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Books on the Nightstand published our final episode in July 2016. This is a place for listeners to find old episodes. 

I'm sorry that we don't have show notes for all of the episodes, and that the episodes do not have consistent filenames. Still, we hope you find that the content is valuable enough to overlook those annoyances.

Thank you to all who have listened to BOTNS over the years and for those who are just discovering the podcast. 

Nov 16, 2011

We look at one of the first "Best Books of 2011" lists, talk about all things Dickens and tell you about two of our current favorite books: Headhunters by Jo Nesbo and Marzi by Marzena Sowa.

Let the Lists Begin

Publisher's Weekly is one of the first media outlets to name their Best Books of 2011 and it's an interesting list filled with big names (Jeffrey Eugenides, Tina Fey and Ann Patchett) and some smaller ones (Ali Smith and Maureen McHugh). Ann is thrilled that Donald Ray Pollock's The Devil All the Time made the list. In case you missed it, she raved about that book back in episode 138. There are plenty more "Best of" lists to come. Start thinking of which books are on your list; in December, we'll be asking for your favorite book of the year.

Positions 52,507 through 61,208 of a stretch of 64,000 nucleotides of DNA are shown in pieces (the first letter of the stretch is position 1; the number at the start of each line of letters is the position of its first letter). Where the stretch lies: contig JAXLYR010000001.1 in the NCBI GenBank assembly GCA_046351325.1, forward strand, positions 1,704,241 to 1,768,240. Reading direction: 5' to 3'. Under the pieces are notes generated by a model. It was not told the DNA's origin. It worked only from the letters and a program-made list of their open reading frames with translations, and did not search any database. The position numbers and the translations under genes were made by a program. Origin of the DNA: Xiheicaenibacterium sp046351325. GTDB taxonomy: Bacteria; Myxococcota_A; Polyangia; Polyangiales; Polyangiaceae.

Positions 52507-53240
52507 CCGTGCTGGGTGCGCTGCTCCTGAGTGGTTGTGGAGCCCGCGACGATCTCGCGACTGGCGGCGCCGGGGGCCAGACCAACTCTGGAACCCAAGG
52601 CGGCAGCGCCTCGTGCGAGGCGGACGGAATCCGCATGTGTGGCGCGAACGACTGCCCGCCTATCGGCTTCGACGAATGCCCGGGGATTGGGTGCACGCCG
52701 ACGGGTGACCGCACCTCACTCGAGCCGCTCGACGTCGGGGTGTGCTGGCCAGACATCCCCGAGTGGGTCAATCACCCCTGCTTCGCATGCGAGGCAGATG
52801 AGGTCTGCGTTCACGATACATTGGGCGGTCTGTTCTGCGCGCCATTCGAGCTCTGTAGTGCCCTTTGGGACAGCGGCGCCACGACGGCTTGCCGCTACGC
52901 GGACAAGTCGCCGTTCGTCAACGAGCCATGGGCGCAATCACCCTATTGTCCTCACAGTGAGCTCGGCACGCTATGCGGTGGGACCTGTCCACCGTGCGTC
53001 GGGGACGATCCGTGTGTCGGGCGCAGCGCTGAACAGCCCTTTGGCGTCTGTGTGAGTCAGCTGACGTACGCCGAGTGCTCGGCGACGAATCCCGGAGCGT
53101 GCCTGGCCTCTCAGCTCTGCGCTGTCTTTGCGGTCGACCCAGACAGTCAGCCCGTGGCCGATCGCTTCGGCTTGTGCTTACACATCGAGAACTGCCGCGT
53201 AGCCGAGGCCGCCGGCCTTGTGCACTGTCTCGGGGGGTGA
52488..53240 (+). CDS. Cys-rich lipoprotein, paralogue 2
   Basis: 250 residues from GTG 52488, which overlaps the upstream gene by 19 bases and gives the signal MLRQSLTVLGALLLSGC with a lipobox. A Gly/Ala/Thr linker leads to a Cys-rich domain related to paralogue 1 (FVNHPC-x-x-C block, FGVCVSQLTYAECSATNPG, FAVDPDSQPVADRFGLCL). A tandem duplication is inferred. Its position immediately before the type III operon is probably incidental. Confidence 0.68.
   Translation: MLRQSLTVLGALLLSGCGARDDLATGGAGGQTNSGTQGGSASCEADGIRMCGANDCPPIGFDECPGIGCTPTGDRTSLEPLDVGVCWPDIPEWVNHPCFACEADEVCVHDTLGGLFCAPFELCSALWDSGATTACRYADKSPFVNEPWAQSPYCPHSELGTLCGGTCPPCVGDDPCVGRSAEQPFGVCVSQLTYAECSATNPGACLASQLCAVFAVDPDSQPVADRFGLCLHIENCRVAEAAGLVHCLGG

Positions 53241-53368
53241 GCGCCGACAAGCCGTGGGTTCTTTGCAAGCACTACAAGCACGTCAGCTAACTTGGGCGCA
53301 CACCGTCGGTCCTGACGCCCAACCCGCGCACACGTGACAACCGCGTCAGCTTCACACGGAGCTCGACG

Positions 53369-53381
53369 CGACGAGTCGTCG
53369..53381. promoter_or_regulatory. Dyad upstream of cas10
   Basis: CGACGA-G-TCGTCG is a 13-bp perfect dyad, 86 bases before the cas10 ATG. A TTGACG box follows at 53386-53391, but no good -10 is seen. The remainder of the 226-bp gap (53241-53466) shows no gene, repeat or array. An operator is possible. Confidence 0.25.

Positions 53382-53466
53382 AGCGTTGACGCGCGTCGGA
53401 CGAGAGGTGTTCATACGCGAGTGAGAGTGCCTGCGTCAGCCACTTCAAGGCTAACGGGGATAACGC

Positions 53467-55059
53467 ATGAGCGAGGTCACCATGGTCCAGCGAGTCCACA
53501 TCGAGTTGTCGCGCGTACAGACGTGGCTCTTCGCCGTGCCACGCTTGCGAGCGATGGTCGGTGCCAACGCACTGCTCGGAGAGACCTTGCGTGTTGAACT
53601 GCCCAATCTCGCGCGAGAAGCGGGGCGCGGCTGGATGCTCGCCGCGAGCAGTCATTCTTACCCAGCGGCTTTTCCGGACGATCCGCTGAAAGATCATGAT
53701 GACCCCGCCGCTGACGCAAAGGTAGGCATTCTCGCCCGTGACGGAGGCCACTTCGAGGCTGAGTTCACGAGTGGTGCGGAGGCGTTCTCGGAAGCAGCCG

You've Got to Pick a Dickens or Two! (4:15)

2012 marks the 200th anniversary of the birth of Charles Dickens and it will be celebrated in many ways: BBC Films will be releasing a new film version of Great Expectations; the UK newspaper The Guardian, in association with Vintage Classics, is running a photo competition to find a contemporary image to put on the jacket of Oliver Twist: and, apparently, 2012 is the year I finally read Dickens, as Ann chose this episode's topic partly as a way of guilting me into committing. And I did: Great Expectations in 2012.

Jo Nesbo, Headhunters     Marzi, Marzena Sowa

Two Books We Can't Wait for You to Read (12:08)

Jo Nesbo's Headhunters, recently came out in a US edition, in advance of the release of the foreign film based on it. What if a corporate headhunter got to know his clients so well that he was able to steal precious works of art from their homes?
Marzena Sowa's Marzi, is a beautifully told graphic memoir of growing up in Poland just as Communism was falling. It's a wonderful blend of the everyday elements of childhood and the nation-changing events occurring around her.